The mp3s of yesterday’s Issues Etc. program are now up here. Ehrman’s responses will start us off tomorrow evening on the DL.
   
Chris Jenkins sent me the Wall Street Journal article on Wheaton’s firing of assistant professor Joshua Hochschild. Hochschild converted to Roman Catholicism. Wheaton stuck to its own rules and dismissed him because they have a statement of faith. While at first that may make us go, “Well done,” I’m afraid it isn’t as positive as all that. Two problems immediately struck me as I read the article. First, it is one thing to dismiss the gentleman: and quite properly. But there was a reason why Wheaton established that rule long ago. Evidently, the President of Wheaton sorta forgot that reason:

Wheaton, like many evangelical colleges, requires full-time faculty members to be Protestants and sign a statement of belief in “biblical doctrine that is consonant with evangelical Christianity.” In a letter notifying Mr. Hochschild of the college’s decision, Wheaton’s president said his “personal desire” to retain “a gifted brother in Christ” was outweighed by his duty to employ “faculty who embody the institution’s evangelical Protestant convictions.”

Well, there you go—why not just completely evicerate the heart of why the rule was made? The point once was that one would desire to evangelize a Roman Catholic: now that Roman Catholic is a “gifted brother in Christ.” There was once a fundamental issue in having someone you believe to be deceived and in need of coming to know the truth teaching your students. Now–what’s the reason for the rule, if, in fact, this newly minted Roman Catholic is a “brother in Christ”? Answer: there is none. Of course, this was a mistake on Wheaton’s part from the start, for later in the article we read,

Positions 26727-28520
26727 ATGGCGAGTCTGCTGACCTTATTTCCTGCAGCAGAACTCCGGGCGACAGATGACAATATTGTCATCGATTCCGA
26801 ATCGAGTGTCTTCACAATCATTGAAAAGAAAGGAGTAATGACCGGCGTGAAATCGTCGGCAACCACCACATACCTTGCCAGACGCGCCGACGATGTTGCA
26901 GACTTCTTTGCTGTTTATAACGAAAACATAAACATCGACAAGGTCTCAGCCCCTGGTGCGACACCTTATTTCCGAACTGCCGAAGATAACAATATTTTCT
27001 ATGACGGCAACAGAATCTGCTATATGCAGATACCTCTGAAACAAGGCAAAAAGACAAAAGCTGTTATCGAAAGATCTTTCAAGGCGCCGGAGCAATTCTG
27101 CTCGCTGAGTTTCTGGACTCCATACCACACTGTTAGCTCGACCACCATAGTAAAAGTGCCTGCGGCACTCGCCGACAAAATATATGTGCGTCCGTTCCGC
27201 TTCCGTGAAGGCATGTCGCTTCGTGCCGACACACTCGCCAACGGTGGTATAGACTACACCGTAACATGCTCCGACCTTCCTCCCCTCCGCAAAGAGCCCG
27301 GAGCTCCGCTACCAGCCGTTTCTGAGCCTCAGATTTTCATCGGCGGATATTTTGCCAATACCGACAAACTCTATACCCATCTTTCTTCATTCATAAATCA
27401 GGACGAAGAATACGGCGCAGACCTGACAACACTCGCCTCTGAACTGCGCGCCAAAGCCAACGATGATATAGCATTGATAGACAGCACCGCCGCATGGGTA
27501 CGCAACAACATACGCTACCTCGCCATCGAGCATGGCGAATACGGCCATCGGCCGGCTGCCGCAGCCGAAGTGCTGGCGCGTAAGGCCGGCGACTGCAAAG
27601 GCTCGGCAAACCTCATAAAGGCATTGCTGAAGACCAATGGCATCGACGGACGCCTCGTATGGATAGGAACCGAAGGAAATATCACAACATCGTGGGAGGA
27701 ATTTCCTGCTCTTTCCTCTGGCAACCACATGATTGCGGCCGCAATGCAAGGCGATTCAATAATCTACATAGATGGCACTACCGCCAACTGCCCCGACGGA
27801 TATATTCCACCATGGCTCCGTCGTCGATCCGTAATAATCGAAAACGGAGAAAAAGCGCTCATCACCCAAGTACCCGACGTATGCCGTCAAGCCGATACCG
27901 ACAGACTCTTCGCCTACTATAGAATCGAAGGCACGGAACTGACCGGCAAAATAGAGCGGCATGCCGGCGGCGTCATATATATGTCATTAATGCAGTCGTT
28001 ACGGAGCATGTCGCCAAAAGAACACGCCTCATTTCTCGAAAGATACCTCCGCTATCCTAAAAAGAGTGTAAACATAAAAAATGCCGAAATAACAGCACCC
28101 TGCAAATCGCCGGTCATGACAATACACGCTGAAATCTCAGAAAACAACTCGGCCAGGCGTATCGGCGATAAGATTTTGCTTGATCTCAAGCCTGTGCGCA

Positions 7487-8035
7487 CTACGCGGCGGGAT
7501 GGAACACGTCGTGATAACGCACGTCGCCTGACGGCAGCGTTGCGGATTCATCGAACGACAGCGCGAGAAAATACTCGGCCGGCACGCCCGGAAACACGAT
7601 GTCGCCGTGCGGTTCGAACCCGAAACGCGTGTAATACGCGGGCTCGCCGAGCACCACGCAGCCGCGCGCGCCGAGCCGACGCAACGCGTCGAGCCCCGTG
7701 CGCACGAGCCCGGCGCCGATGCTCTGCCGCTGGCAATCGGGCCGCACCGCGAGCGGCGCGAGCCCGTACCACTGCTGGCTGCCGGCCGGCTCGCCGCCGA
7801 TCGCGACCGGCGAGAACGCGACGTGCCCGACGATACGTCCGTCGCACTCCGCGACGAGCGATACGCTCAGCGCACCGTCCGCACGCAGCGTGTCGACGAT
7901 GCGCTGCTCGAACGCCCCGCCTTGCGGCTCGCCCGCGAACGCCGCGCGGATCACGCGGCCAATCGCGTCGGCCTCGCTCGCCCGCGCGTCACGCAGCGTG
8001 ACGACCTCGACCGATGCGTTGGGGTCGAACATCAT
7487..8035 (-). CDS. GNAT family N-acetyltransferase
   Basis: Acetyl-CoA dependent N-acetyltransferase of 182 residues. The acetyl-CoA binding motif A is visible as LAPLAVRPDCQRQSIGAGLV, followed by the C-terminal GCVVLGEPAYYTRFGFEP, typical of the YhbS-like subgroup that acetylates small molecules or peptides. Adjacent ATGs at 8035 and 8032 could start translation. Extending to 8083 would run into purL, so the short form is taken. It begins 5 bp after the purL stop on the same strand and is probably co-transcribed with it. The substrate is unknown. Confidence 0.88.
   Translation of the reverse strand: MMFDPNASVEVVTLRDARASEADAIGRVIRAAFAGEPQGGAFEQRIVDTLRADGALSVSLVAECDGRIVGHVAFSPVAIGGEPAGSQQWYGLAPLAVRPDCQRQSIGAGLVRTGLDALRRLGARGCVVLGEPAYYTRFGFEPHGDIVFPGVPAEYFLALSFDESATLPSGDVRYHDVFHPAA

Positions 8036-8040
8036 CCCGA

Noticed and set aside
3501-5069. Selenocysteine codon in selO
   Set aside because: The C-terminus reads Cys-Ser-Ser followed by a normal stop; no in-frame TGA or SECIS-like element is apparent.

He signed Wheaton’s faith statement, which asserts that the Bible is “inerrant,” meaning without error, and “of supreme and final authority.” Wheaton President Mr. Litfin asked in a job interview how Mr. Hochschild understood that passage, according to their later correspondence. Mr. Hochschild said he agreed, but added that the Bible should be read in light of “authoritative traditions,” an example of which would be church councils. Although that view is closer to Catholicism than evangelical Protestantism, the president approved the appointment.

As I am reading this, the problem is 99% with Wheaton here, not with the man who was hired: he’s not moved far from where he was when hired; Wheaton has moved a long way from its founders.
   
Likewise, this section later in the article was sobering:

Yet a question nagged Mr. Hochschild: Why am I not a Catholic? As he saw it, evangelical Protestantism was vaguely defined and had a weak scholarly tradition, which sharpened his admiration for Catholicism’s self-assurance and intellectual history. “I even had students who asked me why I wasn’t Catholic,” he says. “I didn’t have a decent answer.”

Outside of the amazing statement about a “weak scholarly tradition,” how many today likewise have to answer the question “why are you not a Roman Catholic?” with “it’s totally a matter of taste”? Think about it: given that most “evangelicals” attend a church not out of conviction but because they “like” it (and will stop attending the first instant they stop liking it), isn’t the reason most are not following the Pope simply a matter of taste? “I don’t like the candles and how the church looks” is a really, really lousy reason. How many today who are not Roman Catholic have the first clue as to why they are not?
   
And finally, I started hearing the buzz about the new film The End of the Spear just recently. I remember very clearly one of the first books in my dad’s library I looked through as a child, Through Gates of Splendor. The pictures transfixed my young mind. Well, I was looking forward to the film, and then Randy Brandt went and posted this. Now I am sitting here shaking my head yet again. Oh, I will still see it—I’ve seen films with homosexual actors (most of the time I didn’t even know it). But I confess I have to wonder what on earth the producers were thinking given the activist stance of this actor, and especially his participation in Terence McNally’s “Corpus Christi.” Well, sorry to end on a sour note! Don’t forget to catch the DL tomorrow evening.

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